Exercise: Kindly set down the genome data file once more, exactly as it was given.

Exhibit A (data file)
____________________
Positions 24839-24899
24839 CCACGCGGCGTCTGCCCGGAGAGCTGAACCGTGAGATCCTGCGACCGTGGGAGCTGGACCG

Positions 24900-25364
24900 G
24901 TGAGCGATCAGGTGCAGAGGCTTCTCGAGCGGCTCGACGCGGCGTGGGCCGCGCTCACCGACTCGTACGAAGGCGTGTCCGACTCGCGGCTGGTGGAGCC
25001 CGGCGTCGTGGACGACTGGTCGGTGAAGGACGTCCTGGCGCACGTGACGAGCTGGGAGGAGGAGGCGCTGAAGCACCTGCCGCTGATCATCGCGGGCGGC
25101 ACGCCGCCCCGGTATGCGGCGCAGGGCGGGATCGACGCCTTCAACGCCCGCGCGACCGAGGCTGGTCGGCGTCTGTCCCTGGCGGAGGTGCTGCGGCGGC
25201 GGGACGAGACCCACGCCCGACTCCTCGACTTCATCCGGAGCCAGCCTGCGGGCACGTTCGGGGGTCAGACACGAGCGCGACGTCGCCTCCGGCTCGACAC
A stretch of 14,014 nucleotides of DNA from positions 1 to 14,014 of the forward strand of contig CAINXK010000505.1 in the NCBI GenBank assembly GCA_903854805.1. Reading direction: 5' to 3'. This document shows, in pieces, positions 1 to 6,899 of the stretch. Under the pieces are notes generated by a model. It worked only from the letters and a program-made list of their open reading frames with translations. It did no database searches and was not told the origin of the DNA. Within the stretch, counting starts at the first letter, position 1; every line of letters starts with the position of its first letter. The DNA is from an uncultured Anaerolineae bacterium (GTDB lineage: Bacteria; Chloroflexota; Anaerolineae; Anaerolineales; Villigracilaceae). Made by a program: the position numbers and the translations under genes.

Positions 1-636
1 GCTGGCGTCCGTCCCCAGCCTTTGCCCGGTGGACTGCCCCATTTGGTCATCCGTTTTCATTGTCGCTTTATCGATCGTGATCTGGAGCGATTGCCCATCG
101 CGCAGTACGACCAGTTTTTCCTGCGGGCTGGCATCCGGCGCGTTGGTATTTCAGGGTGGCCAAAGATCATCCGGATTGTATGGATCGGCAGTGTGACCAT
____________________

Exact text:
Positions 24839-24899
24839 CCACGCGGCGTCTGCCCGGAGAGCTGAACCGTGAGATCCTGCGACCGTGGGAGCTGGACCG

Positions 24900-25364
24900 G
24901 TGAGCGATCAGGTGCAGAGGCTTCTCGAGCGGCTCGACGCGGCGTGGGCCGCGCTCACCGACTCGTACGAAGGCGTGTCCGACTCGCGGCTGGTGGAGCC
25001 CGGCGTCGTGGACGACTGGTCGGTGAAGGACGTCCTGGCGCACGTGACGAGCTGGGAGGAGGAGGCGCTGAAGCACCTGCCGCTGATCATCGCGGGCGGC
25101 ACGCCGCCCCGGTATGCGGCGCAGGGCGGGATCGACGCCTTCAACGCCCGCGCGACCGAGGCTGGTCGGCGTCTGTCCCTGGCGGAGGTGCTGCGGCGGC
25201 GGGACGAGACCCACGCCCGACTCCTCGACTTCATCCGGAGCCAGCCTGCGGGCACGTTCGGGGGTCAGACACGAGCGCGACGTCGCCTCCGGCTCGACAC
A stretch of 14,014 nucleotides of DNA from positions 1 to 14,014 of the forward strand of contig CAINXK010000505.1 in the NCBI GenBank assembly GCA_903854805.1. Reading direction: 5' to 3'. This document shows, in pieces, positions 1 to 6,899 of the stretch. Under the pieces are notes generated by a model. It worked only from the letters and a program-made list of their open reading frames with translations. It did no database searches and was not told the origin of the DNA. Within the stretch, counting starts at the first letter, position 1; every line of letters starts with the position of its first letter. The DNA is from an uncultured Anaerolineae bacterium (GTDB lineage: Bacteria; Chloroflexota; Anaerolineae; Anaerolineales; Villigracilaceae). Made by a program: the position numbers and the translations under genes.

Positions 1-636
1 GCTGGCGTCCGTCCCCAGCCTTTGCCCGGTGGACTGCCCCATTTGGTCATCCGTTTTCATTGTCGCTTTATCGATCGTGATCTGGAGCGATTGCCCATCG
101 CGCAGTACGACCAGTTTTTCCTGCGGGCTGGCATCCGGCGCGTTGGTATTTCAGGGTGGCCAAAGATCATCCGGATTGTATGGATCGGCAGTGTGACCAT